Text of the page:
Last week, a procession of hundreds of Catrinas, Catrines and calaveritas flooded Mexico City’s Paseo de la Reforma for a celebration of Día de Muertos focused on promoting the traditions that have helped define Mexico’s national identity for generations. Organized by Mega Body Paint México, a multidisciplinary group dedicating to fostering respect for body art, the parade is in its third year of encouraging young people to embrace the values and sacred practices around Día de Muertos – a holiday that some worry is under threat, as imported US holidays like Halloween grow in popularity.

Funnily enough, the parade took place just a days before Mexico’s Secretary of Tourism announced a proposal to recreate the elaborate opening sequence of James Bond movie Spectre – one that featured a lavish but entirely fictional Día de Muertos parade. As we reported last year, the movie’s dazzling display of calaveras, floats, and colonial-era Catrinas was actually paid for by the Mexican government in a controversial bid to promote tourism.

We talked to some of the #MegaCatrinas parade attendees to hear about their feelings on Día de Muertos vs. Halloween, and what connects them to this holiday.

Photos by Alan Lopez for Remezcla.

Fanny, Photo by Alan Lopez for Remezcla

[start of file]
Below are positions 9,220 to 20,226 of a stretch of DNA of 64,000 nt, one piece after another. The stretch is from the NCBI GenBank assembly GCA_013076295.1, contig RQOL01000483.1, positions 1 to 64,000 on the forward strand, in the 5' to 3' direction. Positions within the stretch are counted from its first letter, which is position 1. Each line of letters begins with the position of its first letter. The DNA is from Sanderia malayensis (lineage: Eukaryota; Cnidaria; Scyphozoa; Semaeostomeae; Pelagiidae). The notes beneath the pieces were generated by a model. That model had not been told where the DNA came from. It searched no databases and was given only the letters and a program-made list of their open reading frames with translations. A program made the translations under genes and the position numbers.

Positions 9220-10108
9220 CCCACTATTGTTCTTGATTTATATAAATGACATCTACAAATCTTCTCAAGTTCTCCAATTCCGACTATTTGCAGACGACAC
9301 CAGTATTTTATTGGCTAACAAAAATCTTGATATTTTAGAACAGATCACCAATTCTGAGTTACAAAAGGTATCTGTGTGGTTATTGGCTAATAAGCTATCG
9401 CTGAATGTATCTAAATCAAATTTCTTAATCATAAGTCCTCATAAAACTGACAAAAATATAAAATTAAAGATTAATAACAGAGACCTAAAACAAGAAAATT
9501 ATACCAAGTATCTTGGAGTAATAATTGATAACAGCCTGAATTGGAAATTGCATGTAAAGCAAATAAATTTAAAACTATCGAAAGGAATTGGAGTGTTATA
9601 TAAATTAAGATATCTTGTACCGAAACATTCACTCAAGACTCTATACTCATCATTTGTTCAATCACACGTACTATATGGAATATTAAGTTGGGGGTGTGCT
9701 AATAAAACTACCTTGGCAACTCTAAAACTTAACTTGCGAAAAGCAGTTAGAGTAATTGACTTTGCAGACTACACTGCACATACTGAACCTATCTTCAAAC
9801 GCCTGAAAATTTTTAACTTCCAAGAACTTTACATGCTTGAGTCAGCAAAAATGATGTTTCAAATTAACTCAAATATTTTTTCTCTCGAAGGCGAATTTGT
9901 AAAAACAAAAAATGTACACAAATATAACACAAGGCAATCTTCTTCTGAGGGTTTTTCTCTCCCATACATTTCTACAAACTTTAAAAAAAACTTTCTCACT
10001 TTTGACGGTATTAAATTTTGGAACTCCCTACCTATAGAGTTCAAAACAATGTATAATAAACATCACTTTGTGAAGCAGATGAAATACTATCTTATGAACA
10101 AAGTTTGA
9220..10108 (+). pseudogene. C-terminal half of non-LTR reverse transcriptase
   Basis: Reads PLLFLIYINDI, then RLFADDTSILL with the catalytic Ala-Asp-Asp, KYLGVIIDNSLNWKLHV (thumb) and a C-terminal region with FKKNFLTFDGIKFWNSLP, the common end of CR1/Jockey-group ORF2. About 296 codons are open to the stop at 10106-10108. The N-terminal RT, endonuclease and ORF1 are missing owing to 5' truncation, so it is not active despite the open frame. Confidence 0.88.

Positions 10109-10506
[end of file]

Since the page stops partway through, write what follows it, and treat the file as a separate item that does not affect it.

Fanny.

“I like Halloween just as much as Día de Muertos, but I like to respect my traditions. Everyone has their reasons [for celebrating] – I don’t think there is any issue between the two [holidays].” – Fanny.

 

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Fernanda.

“For me, Día de Muertos is a big celebration that brings us much closer to our loved ones who are sadly no longer on this plane of existence. This is a day we can share with them.” – Fernanda

 

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Adriana Sanchez

I’m very proud of my traditions. We Mexicans shouldn’t lose this beautiful and unique tradition, this way of celebrating our dearly departed loved ones – it makes me very emotional.” – Adriana Sanchez

 

Cristina

Cristina Carlón

“The thing I like most about this tradition is that we do it in honor of our dead, with offerings. It’s also a practice that also showcases our diversity in other arenas, like gastronomy and aesthetics.” – Cristina Carlón

 

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Sarahi

“In my family, we usually all get together during these days of remembrance, to honor our dead. We put out an offering, and I think that’s the part I like the most.” – Sarahi

 

Ana Karen

Ana Karen Lugo

“The tradition, the smells, the colors… in addition to the fact that it’s something very beautiful and unique about our culture. These are the reasons I love Día de Muertos.” – Ana Karen Lugo

 

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Elisa Santillán

“For mi, Día de Muertos is a tradition about worshipping our ancestors.” – Elisa Santillán

 

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Martha Alicia Medina

“By praising our traditions and instilling them in our children we’ll make sure they survive in future generations. These types of events, where we celebrate las Catrinas are important – we musn’t forget our traditions.” – Martha Alicia Medina.

 

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